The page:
AUSTIN, Tex. — There are more uninsured residents of Texas — 6.1 million and counting — than there are people in 33 states. The state’s elected officials might be expected, therefore, to cheer a federal health care law that is likely to deliver billions of dollars from Washington to Austin and cover millions of low-income Texans
Instead, the Republican political leadership has greeted the law and its anticipated costs with open hostility, leaving policy makers to move forward with a complex set of changes even as the governor, attorney general and ranking legislators rage against it. The same awkward dichotomy exists in many of the 21 states that are challenging the health reform act’s constitutionality, but are nonetheless required to follow it while their lawsuits meander through the courts.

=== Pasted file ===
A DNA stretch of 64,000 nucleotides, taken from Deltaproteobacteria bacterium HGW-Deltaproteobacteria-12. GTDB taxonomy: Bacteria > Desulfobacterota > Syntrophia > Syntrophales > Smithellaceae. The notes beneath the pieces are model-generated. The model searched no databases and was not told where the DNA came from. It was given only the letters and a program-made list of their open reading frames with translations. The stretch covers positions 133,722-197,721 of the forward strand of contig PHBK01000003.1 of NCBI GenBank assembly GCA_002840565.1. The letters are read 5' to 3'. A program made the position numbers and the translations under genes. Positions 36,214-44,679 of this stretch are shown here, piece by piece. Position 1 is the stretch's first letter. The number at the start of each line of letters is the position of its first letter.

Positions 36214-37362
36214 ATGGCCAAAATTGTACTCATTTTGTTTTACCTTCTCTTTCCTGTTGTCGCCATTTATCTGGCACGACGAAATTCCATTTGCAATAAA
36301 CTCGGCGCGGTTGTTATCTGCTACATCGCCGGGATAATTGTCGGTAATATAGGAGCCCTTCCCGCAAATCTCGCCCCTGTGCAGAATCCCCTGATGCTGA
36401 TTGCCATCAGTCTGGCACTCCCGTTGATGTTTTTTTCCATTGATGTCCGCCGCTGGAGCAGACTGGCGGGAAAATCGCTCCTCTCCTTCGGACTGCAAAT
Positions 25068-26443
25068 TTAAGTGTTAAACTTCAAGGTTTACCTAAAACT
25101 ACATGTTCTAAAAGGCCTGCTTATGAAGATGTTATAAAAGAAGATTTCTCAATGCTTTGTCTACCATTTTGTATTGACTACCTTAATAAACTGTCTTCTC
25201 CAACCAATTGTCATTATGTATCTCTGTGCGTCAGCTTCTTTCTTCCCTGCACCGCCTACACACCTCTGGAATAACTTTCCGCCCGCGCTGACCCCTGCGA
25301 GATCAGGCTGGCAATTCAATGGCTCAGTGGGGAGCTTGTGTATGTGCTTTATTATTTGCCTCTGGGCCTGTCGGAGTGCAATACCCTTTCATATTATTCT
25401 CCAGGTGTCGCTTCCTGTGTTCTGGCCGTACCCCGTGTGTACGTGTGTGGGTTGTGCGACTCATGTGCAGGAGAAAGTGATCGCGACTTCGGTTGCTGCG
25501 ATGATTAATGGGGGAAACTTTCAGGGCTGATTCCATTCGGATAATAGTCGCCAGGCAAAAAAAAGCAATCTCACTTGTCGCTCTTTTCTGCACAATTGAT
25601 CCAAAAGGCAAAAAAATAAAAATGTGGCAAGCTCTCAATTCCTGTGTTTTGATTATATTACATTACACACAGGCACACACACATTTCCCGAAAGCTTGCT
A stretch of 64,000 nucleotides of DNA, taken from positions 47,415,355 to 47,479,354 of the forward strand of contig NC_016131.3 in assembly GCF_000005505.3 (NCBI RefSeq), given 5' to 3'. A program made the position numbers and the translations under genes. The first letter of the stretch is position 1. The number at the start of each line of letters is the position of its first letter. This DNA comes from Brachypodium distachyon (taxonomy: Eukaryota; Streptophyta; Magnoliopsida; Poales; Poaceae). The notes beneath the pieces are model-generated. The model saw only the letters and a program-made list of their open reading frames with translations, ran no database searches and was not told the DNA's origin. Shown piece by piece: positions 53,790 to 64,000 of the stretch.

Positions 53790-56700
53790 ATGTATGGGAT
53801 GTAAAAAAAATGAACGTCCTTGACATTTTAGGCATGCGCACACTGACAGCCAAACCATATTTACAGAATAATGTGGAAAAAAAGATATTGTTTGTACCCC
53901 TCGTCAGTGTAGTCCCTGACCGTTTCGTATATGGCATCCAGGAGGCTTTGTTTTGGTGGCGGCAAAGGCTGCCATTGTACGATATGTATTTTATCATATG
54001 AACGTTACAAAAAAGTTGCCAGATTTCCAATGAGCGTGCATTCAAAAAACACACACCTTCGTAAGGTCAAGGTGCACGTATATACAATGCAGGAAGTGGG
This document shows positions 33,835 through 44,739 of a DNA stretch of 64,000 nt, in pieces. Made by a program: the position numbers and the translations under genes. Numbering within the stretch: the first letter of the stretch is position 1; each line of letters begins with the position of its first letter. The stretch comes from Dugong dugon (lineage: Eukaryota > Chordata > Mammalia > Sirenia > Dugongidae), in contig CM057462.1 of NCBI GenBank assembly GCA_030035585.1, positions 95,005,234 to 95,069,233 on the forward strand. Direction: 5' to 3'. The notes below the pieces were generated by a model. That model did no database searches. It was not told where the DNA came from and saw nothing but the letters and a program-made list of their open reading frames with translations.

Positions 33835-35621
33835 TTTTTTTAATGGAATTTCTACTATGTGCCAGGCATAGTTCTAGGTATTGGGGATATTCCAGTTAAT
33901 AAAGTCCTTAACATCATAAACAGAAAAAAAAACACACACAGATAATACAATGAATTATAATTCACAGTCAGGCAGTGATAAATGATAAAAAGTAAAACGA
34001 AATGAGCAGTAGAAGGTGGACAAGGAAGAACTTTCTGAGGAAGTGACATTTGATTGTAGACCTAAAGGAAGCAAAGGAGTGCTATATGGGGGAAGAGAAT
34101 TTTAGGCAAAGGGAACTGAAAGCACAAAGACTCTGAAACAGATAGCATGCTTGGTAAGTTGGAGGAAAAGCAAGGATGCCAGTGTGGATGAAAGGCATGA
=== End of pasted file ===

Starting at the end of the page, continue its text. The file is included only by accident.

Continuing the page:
In Austin, legislative hearings and agency planning sessions proceed despite Gov. Rick Perry’s vow to fight “on every front available” against a law that he characterizes as “socialism on American soil.” Bureaucrats apply for federal grants and collaborate with the Obama administration at the same time that Attorney General Greg Abbott strategizes to eviscerate the law in court.